“Multiplayer” is a term that gets thrown around a lot these days, and its meaning has completely shifted from what it used to be.
Multiplayer formerly meant you were sitting around in a room with friends playing a game on splitscreen. Mulitplayer now means that you can be playing a tacked on mode to Mass Effect with some kid in Vietnam. It’s not the same.
I wanted to take a look back at what some of the best multiplayer games have been from my last 20 odd years spent as a gamer. Far and away, I had more great memories with these games than I ever did a single player title or when If fought a team of faceless twelve year olds in Call of Duty.
Super Smash Bros.
We’ll start with the Holy Grail, and my favorite game of all time. The original Super Smash Bros. for Nintendo 64 made up a very, very significant part of my youth, adolescence and beyond. It was a fighting game unlike any other, where health bars were nonexistent and the goal was to get your opponents off the edge of the arena only.
My friends and I spent hours hammering away at each other, perfecting our skills with each character, and everyone ended up with their favorites over the years. Mine were Yoshi, Pikachu and Fox. Others loved Falcon or Ness. Kirby was always, always considered overpowered, and was banned from most games, as were items like the hammer and health heart.
You could play the game for a decade (which we did), and you would still end up seeing things you’d never experienced before. A green shell reverse kicked by Fox into a bomb which knocks Falcon into a tornado which shoots him up only to have him saved by a falling Snorlax? You couldn’t predict this shit. I played this game from its release, well into college, and now even after, if we all get together, it’s often the game of choice for us.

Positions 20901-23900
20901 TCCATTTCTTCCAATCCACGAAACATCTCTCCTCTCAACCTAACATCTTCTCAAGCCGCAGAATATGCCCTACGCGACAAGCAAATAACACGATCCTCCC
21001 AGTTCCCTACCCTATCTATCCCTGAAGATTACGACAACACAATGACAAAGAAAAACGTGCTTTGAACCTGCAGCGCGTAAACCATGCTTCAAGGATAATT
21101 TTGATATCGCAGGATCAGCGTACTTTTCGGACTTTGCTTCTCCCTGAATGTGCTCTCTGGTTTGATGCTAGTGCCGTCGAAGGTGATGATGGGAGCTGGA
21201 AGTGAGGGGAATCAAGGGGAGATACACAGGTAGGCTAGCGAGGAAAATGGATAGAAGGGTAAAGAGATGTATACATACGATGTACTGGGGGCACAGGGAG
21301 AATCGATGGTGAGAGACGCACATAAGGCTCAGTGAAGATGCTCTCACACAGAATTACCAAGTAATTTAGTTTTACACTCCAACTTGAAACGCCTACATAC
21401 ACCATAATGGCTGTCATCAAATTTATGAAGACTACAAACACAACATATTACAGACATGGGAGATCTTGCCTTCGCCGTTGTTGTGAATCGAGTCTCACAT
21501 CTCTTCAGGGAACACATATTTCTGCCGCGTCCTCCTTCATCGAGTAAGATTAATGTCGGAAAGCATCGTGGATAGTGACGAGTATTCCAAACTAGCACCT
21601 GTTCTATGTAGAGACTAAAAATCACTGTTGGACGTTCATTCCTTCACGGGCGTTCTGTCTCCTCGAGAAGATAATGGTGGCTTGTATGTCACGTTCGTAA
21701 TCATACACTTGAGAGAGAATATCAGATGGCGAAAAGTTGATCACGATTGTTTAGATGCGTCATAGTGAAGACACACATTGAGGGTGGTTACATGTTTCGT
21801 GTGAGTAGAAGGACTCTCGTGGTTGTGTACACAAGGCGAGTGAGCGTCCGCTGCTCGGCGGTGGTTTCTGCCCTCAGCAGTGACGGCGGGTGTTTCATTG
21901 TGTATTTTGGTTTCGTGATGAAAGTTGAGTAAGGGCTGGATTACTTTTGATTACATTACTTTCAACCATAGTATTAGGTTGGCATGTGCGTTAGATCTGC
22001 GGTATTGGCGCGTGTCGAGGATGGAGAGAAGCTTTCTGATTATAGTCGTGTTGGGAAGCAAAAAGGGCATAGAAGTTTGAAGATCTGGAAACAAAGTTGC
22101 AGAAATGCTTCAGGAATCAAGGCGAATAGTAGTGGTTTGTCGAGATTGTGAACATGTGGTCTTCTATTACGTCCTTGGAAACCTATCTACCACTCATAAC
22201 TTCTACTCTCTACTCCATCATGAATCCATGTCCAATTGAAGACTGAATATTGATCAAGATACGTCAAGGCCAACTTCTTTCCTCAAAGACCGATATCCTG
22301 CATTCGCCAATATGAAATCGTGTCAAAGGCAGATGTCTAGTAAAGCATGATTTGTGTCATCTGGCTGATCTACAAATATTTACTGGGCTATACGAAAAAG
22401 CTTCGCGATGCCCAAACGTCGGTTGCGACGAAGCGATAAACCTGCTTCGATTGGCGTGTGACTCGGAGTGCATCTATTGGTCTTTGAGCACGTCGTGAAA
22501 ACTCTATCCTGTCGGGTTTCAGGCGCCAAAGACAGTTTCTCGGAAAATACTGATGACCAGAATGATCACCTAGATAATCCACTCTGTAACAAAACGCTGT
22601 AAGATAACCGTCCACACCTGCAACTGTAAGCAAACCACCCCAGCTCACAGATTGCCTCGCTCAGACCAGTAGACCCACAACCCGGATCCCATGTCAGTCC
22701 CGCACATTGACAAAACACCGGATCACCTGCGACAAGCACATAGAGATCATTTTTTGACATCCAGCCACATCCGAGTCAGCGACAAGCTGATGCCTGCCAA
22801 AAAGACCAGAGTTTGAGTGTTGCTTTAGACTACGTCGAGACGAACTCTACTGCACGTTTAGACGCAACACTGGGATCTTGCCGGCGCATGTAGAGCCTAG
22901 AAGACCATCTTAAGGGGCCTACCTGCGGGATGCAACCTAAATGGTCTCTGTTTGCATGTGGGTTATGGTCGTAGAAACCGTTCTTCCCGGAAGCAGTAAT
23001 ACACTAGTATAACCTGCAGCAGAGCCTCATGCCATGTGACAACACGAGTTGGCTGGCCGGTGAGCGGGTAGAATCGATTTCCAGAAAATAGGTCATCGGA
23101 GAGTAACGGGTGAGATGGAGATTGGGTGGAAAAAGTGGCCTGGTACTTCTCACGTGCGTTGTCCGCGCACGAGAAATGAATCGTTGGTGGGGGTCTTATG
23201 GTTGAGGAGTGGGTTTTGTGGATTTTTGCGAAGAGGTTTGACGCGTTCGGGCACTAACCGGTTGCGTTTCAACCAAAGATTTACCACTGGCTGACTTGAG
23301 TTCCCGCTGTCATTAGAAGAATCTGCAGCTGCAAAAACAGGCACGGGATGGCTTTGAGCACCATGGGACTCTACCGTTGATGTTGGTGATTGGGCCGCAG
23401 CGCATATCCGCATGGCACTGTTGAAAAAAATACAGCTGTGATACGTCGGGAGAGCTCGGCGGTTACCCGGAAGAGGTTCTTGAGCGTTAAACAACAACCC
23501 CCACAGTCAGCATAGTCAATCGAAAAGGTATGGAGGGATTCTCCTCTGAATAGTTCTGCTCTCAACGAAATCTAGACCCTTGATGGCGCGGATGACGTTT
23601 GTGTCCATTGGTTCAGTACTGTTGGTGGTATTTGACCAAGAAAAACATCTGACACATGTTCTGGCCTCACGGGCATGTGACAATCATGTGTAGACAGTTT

Mario Party’s 1 through whatever-the-hell-they’re-up-to-now were a source of contention with me and my friends. I hated the game with a passion, but that doesn’t mean I didn’t recognize its effectiveness in creating a good multiplayer experience. The collection of minigames often was decided by who had played them before or who could mash on buttons the fastest, and that never seemed fair to me. But Mario Party wasn’t about being fair.
What really made the game a lively group activity was the ability for you to screw over the other people playing by stealing their stars. You could also form unofficial alliances to gang up on the leader of the game, and you could go from being on top to last place pretty quickly if the group turned on you.
The most frustrated I was with the game was the end where they would give you stars based on random criteria. That alone could decide the game. I remember losing once because my friend got a star for landing on the most red spaces, which make you lose coins. “What the hell is that?” I shouted. “They’re giving you a red square star? For what? Being the biggest communist?” Mario Party was made for moments like those.
Dance Dance Revolution
Oh good lord, I don’t know what this game still isn’t popular. If we’re trying to combat the childhood obesity problem in this country, DDR is the solution. I played this hardcore with my friends for a summer, and I swear we all lost 20 pounds by the end of it from sweating alone.